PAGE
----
A healthy individual loses about 100 strands of hair daily, with losses occurring evenly around the whole scalp. However, this hair is replaced. The problem begins when the shedding goes beyond that number, and replacement lags. Now, after six years of study, researchers at the University of Bonn have identified a gene that causes a rare hereditary form of hair loss - Hypotrichosis simplex - throwing open the possibility of regenerating hair.
These researchers are the first to identify a receptor that plays a role in hair growth. They now hope that their research findings will lead to new therapies that will work with various forms of hair loss.
"Although Hypotrichosis simplex is very uncommon, it may prove critical in our search for an understand of the mechanisms of hair growth," Nature quoted project leader Dr. Regina Betz from Bonn's Institute of Human Genetics, as saying.
At fault is a genetic defect that prevents certain receptors on the surface of hair follicle cells from being correctly formed.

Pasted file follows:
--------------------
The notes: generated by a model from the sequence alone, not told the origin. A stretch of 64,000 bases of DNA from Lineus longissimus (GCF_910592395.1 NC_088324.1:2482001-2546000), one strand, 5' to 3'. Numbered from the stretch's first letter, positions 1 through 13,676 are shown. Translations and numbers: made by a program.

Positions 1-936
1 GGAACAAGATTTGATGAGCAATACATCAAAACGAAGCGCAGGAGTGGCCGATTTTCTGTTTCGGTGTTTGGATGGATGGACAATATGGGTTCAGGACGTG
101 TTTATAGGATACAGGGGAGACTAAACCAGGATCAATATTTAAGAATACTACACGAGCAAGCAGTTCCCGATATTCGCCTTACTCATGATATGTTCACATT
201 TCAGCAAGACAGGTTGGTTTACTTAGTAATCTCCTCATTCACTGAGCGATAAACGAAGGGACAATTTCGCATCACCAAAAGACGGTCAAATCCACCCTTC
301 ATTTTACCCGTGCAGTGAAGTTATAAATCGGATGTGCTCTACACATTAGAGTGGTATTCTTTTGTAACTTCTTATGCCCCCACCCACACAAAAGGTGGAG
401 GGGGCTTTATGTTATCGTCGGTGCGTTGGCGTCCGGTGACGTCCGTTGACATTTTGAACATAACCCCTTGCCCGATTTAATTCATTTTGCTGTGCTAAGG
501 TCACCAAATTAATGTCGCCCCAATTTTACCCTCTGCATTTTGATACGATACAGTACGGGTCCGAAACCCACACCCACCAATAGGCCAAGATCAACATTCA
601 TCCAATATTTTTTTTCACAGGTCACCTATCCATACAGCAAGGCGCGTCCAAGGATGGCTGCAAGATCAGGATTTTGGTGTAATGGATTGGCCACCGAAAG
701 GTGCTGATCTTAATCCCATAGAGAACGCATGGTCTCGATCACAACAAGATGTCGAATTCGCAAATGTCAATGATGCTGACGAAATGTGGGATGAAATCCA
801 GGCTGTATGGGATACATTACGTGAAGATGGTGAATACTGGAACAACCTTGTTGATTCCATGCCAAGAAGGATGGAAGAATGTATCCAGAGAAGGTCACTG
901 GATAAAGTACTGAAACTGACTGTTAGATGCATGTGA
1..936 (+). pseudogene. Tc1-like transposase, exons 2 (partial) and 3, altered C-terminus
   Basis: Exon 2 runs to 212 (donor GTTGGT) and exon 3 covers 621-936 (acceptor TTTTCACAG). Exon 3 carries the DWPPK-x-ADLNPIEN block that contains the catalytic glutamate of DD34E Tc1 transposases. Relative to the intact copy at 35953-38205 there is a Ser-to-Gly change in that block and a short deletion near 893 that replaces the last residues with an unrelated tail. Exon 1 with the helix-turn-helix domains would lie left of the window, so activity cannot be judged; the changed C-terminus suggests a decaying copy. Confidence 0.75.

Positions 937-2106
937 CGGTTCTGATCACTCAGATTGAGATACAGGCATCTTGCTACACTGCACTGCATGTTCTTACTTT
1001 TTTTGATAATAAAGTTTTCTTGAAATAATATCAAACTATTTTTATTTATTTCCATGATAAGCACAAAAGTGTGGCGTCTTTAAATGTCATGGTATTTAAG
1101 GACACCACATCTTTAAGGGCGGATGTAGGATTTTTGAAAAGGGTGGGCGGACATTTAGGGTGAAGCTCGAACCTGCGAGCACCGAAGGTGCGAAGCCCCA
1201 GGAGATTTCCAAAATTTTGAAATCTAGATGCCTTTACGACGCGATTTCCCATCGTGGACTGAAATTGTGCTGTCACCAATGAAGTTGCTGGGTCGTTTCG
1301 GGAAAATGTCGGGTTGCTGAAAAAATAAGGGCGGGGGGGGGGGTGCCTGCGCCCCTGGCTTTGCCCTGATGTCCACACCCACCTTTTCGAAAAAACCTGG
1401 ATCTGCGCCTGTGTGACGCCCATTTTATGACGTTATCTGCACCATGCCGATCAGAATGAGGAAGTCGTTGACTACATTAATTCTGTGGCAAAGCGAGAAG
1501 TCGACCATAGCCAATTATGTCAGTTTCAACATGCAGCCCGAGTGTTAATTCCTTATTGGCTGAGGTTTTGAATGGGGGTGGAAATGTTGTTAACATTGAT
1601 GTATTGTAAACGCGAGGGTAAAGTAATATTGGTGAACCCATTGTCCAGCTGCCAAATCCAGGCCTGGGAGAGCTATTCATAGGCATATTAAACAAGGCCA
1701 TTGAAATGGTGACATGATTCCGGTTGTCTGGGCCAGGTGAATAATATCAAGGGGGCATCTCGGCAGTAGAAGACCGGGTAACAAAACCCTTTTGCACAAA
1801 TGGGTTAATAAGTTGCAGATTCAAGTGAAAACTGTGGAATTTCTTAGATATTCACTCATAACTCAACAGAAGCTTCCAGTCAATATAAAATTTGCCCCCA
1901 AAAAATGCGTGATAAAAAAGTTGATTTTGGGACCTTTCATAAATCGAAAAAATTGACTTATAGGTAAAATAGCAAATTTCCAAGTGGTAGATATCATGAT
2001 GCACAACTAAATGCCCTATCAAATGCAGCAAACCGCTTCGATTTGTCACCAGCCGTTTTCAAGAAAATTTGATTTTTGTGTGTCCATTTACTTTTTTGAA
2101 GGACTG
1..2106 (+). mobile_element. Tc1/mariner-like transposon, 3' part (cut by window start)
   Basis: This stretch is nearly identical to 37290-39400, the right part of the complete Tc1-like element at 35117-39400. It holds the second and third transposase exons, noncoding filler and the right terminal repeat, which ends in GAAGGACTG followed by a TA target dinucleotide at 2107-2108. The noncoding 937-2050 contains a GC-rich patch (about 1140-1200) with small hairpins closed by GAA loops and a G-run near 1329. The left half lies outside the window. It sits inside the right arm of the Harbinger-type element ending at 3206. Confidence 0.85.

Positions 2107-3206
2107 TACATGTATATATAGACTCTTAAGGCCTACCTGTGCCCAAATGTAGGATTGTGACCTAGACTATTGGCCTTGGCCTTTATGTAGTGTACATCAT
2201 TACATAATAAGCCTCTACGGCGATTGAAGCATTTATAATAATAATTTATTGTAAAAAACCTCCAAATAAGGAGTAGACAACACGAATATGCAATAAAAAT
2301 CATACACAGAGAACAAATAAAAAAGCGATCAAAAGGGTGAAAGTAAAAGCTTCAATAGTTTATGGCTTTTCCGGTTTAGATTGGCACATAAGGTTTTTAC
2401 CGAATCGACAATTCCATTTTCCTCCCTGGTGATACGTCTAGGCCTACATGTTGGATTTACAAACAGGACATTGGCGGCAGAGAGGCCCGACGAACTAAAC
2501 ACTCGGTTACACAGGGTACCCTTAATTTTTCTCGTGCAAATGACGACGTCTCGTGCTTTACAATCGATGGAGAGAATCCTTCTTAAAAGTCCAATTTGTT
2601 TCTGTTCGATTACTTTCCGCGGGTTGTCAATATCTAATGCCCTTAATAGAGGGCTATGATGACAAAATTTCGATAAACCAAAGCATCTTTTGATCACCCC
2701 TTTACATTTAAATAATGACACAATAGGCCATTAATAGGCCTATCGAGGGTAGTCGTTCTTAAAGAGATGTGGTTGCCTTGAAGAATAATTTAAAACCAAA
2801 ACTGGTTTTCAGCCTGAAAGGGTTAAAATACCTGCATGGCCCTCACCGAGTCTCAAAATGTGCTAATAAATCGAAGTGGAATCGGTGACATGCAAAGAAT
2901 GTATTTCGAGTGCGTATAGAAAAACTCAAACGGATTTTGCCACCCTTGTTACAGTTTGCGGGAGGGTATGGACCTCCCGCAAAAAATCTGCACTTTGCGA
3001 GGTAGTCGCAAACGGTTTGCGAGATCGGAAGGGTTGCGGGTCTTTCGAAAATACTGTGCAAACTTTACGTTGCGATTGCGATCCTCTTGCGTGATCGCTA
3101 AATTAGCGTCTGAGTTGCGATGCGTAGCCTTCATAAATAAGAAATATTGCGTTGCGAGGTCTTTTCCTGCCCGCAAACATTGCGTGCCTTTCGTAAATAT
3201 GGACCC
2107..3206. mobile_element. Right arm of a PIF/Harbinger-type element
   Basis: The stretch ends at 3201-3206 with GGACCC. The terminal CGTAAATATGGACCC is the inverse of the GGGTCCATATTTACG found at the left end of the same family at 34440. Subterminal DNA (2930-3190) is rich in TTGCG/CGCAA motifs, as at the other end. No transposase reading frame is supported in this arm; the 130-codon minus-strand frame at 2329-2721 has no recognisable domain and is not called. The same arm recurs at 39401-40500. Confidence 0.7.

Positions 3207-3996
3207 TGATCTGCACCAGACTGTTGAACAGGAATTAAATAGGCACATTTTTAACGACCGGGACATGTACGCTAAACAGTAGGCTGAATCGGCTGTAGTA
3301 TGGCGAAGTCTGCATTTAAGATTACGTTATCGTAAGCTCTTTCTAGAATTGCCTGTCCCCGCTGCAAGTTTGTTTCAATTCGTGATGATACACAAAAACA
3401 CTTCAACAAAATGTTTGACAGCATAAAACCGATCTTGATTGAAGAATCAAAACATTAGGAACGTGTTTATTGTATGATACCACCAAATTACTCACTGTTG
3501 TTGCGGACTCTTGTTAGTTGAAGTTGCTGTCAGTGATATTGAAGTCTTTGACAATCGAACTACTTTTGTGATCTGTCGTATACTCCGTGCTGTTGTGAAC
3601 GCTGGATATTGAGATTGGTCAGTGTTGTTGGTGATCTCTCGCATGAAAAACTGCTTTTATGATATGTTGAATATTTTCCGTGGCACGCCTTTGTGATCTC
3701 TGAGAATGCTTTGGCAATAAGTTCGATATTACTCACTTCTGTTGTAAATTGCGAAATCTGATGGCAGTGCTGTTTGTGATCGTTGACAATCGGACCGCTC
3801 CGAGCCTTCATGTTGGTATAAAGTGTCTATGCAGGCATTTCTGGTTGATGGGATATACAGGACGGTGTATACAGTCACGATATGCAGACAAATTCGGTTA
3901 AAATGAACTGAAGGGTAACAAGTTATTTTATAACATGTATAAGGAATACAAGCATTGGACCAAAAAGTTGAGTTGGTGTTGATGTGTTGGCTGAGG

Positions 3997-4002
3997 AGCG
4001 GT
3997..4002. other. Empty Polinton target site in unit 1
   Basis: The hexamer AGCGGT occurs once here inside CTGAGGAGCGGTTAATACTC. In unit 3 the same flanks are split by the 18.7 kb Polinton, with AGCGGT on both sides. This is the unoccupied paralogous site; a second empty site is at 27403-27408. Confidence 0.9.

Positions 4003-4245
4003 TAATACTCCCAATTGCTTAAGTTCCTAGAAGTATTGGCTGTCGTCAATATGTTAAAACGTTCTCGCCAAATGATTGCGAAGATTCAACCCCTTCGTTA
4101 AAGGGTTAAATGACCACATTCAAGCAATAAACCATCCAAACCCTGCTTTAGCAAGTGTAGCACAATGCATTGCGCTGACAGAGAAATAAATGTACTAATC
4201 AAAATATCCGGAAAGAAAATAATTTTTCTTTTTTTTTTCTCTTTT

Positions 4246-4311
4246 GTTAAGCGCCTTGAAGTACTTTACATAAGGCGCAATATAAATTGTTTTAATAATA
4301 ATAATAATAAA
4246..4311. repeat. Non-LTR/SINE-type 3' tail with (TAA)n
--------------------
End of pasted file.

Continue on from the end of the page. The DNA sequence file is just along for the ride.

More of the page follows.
For the hair follicle to function normally, messengers must bind to these receptors, triggering a chain reaction in the cell interior.
The fact that a receptor plays a specific role in hair growth was previously unknown.
Professor Dr. Markus Nothen, who holds the Chair of Genetic Medicine at Bonn University's Life and Brain Centre, said: "The defective receptor structure falls into the category of what are known as G-protein-coupled receptors."
This is good news, Dr Nothen says, because, "they are particularly well suited as points of impact for drug treatments."
The researchers have also been able to find an endogenous messenger that binds in the hair follicle to the receptor, which opens up opportunities for developing new active agents.
As part of the study, another member of the project team, dermatologist Khalid Al Aboud of the King Faisal Hospital in Makkah examined a Saudi Arabian family with Hypotrichosis simplex.
DNA samples from the parents and from nine of their 10 children - including four sufferers - were analysed, providing the researchers the key to understanding some of the fundamental mechanisms of hair growth and loss.
The researchers now hope that this individual genetic case will lead to developments that can benefit more patients.
The study is due to appear in the March edition of Nature Genetics.